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Religions 2015, 6(1), 58-81;

Recovery Spirituality

Adjunct Assistant Research Scientist, Department of Psychiatry, University of Michigan Medical School, 1235 Bardstown Trail, Ann Arbor, MI 48105, USA
Emeritus Senior Research Consultant, Chestnut Health Systems, 3329 Sunset Key Circle, Unit 203, Punta Gorda, FL 33955, USA
Author to whom correspondence should be addressed.
These authors contributed equally to this work.
Academic Editors: Chris Cook and Wendy Dossett
Received: 19 December 2014 / Revised: 6 January 2015 / Accepted: 15 January 2015 / Published: 27 January 2015
(This article belongs to the Special Issue Religion & Addiction)
Full-Text   |   PDF [273 KB, uploaded 16 February 2015]


There is growing interest in Alcoholics Anonymous (A.A.) and other secular, spiritual, and religious frameworks of long-term addiction recovery. The present paper explores the varieties of spiritual experience within A.A., with particular reference to the growth of a wing of recovery spirituality promoted within A.A. It is suggested that the essence of secular spirituality is reflected in the experience of beyond (horizontal and vertical transcendence) and between (connection and mutuality) and in six facets of spirituality (Release, Gratitude, Humility, Tolerance, Forgiveness, and a Sense of Being-at-home) shared across religious, spiritual, and secular pathways of addiction recovery. The growing varieties of A.A. spirituality (spanning the “Christianizers” and “Seculizers”) reflect A.A.’s adaptation to the larger diversification of religious experience and the growing secularization of spirituality across the cultural contexts within which A.A. is nested. View Full-Text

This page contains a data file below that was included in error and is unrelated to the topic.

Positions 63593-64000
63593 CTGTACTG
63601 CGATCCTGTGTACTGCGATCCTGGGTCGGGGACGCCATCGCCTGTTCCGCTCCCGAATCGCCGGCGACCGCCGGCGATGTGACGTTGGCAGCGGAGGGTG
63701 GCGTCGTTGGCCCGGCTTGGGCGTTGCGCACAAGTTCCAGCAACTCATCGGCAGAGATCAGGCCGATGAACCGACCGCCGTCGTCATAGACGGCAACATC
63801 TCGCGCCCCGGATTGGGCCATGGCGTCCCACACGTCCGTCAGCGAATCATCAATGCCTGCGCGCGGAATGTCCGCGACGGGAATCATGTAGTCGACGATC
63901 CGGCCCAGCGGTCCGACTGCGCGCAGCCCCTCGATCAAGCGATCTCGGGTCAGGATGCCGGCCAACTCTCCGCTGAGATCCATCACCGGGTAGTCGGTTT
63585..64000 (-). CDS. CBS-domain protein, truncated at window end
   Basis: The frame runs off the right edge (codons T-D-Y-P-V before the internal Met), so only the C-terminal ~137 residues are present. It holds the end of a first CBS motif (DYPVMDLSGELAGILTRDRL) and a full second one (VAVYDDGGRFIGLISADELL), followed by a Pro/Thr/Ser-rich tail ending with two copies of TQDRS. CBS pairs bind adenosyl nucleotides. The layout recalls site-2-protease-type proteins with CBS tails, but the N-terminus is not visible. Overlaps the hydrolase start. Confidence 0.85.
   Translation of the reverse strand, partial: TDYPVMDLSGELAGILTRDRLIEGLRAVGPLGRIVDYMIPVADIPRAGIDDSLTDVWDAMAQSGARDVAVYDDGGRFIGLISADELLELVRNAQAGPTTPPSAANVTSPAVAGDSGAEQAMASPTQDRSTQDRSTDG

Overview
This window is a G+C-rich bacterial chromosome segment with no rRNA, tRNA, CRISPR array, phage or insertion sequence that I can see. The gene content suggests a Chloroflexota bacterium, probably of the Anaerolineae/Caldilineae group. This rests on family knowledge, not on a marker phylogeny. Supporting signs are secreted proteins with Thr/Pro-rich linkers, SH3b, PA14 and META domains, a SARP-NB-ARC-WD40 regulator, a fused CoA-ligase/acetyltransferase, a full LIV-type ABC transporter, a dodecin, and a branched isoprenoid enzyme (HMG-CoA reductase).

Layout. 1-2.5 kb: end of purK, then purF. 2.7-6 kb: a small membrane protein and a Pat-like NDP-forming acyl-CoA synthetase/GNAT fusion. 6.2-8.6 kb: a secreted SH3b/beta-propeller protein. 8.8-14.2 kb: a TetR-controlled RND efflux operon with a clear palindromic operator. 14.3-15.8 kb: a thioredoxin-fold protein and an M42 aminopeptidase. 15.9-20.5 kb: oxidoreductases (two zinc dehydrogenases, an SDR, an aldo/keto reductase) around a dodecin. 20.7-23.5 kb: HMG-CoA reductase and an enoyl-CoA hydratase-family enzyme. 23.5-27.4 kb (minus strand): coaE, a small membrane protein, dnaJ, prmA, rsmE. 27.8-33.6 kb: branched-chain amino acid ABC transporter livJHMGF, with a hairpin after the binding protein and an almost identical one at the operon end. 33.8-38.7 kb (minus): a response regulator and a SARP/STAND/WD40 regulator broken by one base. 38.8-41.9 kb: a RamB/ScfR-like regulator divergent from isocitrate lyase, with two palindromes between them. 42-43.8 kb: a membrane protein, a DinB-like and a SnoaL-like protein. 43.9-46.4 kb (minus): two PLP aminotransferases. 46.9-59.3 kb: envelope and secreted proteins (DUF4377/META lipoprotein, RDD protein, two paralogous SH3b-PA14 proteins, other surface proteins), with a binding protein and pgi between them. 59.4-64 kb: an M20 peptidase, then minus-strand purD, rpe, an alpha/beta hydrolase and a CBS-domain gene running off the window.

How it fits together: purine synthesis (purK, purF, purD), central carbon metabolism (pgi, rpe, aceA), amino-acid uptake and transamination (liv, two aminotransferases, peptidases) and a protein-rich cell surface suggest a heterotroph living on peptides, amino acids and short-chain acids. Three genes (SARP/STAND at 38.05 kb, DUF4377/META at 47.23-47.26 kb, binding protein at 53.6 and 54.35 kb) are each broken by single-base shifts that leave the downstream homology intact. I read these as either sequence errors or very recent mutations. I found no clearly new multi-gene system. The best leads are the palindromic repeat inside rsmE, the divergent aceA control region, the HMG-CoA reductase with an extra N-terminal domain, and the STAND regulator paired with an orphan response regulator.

Keywords: Alcoholics Anonymous; spirituality; recovery spirituality; secular spirituality; facets of spirituality; transcendence Alcoholics Anonymous; spirituality; recovery spirituality; secular spirituality; facets of spirituality; transcendence
This is an open access article distributed under the Creative Commons Attribution License which permits unrestricted use, distribution, and reproduction in any medium, provided the original work is properly cited (CC BY 4.0).

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Kurtz, E.; White, W.L. Recovery Spirituality. Religions 2015, 6, 58-81.

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